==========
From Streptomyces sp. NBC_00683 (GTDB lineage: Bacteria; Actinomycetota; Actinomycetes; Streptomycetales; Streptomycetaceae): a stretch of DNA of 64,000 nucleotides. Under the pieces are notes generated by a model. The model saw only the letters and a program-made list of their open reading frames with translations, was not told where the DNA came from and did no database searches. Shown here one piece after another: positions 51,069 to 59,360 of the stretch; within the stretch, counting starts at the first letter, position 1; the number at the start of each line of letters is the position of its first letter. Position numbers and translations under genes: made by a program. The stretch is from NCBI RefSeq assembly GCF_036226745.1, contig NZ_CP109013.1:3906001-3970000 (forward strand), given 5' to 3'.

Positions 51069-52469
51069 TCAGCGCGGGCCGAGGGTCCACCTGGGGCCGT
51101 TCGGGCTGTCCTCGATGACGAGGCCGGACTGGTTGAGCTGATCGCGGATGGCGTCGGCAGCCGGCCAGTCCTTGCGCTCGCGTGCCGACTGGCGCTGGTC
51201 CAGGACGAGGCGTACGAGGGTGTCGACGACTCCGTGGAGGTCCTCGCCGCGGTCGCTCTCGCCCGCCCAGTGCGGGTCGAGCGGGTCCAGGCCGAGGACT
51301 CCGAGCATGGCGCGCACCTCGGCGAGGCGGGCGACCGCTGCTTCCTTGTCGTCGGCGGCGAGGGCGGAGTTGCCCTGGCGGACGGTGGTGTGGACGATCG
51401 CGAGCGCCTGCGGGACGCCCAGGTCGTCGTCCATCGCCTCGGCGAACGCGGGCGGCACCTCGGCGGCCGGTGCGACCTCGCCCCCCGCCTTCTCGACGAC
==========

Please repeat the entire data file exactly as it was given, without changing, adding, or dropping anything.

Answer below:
From Streptomyces sp. NBC_00683 (GTDB lineage: Bacteria; Actinomycetota; Actinomycetes; Streptomycetales; Streptomycetaceae): a stretch of DNA of 64,000 nucleotides. Under the pieces are notes generated by a model. The model saw only the letters and a program-made list of their open reading frames with translations, was not told where the DNA came from and did no database searches. Shown here one piece after another: positions 51,069 to 59,360 of the stretch; within the stretch, counting starts at the first letter, position 1; the number at the start of each line of letters is the position of its first letter. Position numbers and translations under genes: made by a program. The stretch is from NCBI RefSeq assembly GCF_036226745.1, contig NZ_CP109013.1:3906001-3970000 (forward strand), given 5' to 3'.

Positions 51069-52469
51069 TCAGCGCGGGCCGAGGGTCCACCTGGGGCCGT
51101 TCGGGCTGTCCTCGATGACGAGGCCGGACTGGTTGAGCTGATCGCGGATGGCGTCGGCAGCCGGCCAGTCCTTGCGCTCGCGTGCCGACTGGCGCTGGTC
51201 CAGGACGAGGCGTACGAGGGTGTCGACGACTCCGTGGAGGTCCTCGCCGCGGTCGCTCTCGCCCGCCCAGTGCGGGTCGAGCGGGTCCAGGCCGAGGACT
51301 CCGAGCATGGCGCGCACCTCGGCGAGGCGGGCGACCGCTGCTTCCTTGTCGTCGGCGGCGAGGGCGGAGTTGCCCTGGCGGACGGTGGTGTGGACGATCG
51401 CGAGCGCCTGCGGGACGCCCAGGTCGTCGTCCATCGCCTCGGCGAACGCGGGCGGCACCTCGGCGGCCGGTGCGACCTCGCCCCCCGCCTTCTCGACGAC